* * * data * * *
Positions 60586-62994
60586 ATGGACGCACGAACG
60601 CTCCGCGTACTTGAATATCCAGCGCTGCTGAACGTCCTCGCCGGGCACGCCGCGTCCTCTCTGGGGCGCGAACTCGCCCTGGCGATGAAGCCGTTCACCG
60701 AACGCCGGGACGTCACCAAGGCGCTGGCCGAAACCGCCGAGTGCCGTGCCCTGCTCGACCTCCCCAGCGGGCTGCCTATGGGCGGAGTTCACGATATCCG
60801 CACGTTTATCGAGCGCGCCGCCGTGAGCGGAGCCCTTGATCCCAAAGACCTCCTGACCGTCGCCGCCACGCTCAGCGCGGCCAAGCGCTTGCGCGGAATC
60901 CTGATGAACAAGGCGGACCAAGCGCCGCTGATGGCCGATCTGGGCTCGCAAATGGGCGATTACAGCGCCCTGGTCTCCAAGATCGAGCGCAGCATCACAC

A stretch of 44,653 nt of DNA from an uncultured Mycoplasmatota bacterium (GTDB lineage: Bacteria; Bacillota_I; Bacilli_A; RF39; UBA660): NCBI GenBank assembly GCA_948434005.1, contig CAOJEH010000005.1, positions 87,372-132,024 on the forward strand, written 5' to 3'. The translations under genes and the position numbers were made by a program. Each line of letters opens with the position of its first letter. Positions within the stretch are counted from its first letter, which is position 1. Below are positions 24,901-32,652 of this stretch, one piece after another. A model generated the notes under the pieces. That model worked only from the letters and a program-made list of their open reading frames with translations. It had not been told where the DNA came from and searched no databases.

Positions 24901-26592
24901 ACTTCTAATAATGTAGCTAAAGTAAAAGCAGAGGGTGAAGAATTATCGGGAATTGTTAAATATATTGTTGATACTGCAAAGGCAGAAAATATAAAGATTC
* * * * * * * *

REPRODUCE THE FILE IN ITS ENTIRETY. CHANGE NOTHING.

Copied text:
Positions 60586-62994
60586 ATGGACGCACGAACG
60601 CTCCGCGTACTTGAATATCCAGCGCTGCTGAACGTCCTCGCCGGGCACGCCGCGTCCTCTCTGGGGCGCGAACTCGCCCTGGCGATGAAGCCGTTCACCG
60701 AACGCCGGGACGTCACCAAGGCGCTGGCCGAAACCGCCGAGTGCCGTGCCCTGCTCGACCTCCCCAGCGGGCTGCCTATGGGCGGAGTTCACGATATCCG
60801 CACGTTTATCGAGCGCGCCGCCGTGAGCGGAGCCCTTGATCCCAAAGACCTCCTGACCGTCGCCGCCACGCTCAGCGCGGCCAAGCGCTTGCGCGGAATC
60901 CTGATGAACAAGGCGGACCAAGCGCCGCTGATGGCCGATCTGGGCTCGCAAATGGGCGATTACAGCGCCCTGGTCTCCAAGATCGAGCGCAGCATCACAC

A stretch of 44,653 nt of DNA from an uncultured Mycoplasmatota bacterium (GTDB lineage: Bacteria; Bacillota_I; Bacilli_A; RF39; UBA660): NCBI GenBank assembly GCA_948434005.1, contig CAOJEH010000005.1, positions 87,372-132,024 on the forward strand, written 5' to 3'. The translations under genes and the position numbers were made by a program. Each line of letters opens with the position of its first letter. Positions within the stretch are counted from its first letter, which is position 1. Below are positions 24,901-32,652 of this stretch, one piece after another. A model generated the notes under the pieces. That model worked only from the letters and a program-made list of their open reading frames with translations. It had not been told where the DNA came from and searched no databases.

Positions 24901-26592
24901 ACTTCTAATAATGTAGCTAAAGTAAAAGCAGAGGGTGAAGAATTATCGGGAATTGTTAAATATATTGTTGATACTGCAAAGGCAGAAAATATAAAGATTC